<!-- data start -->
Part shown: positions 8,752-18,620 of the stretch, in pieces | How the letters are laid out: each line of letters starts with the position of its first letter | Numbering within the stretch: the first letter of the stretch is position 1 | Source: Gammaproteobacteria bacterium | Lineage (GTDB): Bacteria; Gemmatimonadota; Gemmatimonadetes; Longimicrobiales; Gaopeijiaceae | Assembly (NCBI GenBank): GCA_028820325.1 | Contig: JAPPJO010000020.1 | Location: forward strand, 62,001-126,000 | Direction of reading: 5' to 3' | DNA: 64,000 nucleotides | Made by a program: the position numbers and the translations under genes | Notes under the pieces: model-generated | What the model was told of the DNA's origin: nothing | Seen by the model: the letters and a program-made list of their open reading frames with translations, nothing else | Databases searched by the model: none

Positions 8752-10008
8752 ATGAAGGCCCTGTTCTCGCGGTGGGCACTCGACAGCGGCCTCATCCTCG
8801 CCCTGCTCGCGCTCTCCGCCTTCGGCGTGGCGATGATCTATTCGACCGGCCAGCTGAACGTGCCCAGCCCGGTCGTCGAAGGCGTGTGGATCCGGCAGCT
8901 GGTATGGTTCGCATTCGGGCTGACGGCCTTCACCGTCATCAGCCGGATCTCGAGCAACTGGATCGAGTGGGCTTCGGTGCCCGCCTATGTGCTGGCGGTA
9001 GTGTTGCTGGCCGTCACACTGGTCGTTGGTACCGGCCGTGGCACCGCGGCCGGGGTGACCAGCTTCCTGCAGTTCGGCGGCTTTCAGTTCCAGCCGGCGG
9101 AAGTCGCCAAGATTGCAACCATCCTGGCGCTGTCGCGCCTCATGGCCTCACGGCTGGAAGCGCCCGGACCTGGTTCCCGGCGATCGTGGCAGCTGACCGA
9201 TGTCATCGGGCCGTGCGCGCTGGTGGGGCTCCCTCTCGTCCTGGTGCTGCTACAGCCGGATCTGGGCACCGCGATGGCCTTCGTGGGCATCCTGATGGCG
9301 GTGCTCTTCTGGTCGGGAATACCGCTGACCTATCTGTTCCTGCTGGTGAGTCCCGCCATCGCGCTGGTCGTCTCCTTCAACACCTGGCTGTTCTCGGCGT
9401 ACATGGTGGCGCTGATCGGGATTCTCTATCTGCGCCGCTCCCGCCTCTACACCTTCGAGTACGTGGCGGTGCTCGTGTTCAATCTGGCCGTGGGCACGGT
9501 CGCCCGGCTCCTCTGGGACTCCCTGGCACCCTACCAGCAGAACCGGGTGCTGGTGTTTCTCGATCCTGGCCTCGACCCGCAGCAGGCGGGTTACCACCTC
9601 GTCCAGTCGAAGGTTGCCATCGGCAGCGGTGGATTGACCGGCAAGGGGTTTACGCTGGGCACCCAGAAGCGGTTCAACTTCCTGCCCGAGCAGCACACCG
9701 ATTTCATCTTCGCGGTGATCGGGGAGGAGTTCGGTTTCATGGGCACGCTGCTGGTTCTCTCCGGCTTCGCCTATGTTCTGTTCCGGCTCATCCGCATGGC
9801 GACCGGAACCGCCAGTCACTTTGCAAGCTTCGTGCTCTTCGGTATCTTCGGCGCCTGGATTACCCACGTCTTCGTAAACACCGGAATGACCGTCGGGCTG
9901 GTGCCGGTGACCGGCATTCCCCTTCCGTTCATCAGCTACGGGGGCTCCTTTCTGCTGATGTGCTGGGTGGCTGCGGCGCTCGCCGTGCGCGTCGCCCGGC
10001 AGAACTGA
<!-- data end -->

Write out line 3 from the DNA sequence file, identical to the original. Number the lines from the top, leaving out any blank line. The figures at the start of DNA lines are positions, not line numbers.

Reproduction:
8752 ATGAAGGCCCTGTTCTCGCGGTGGGCACTCGACAGCGGCCTCATCCTCG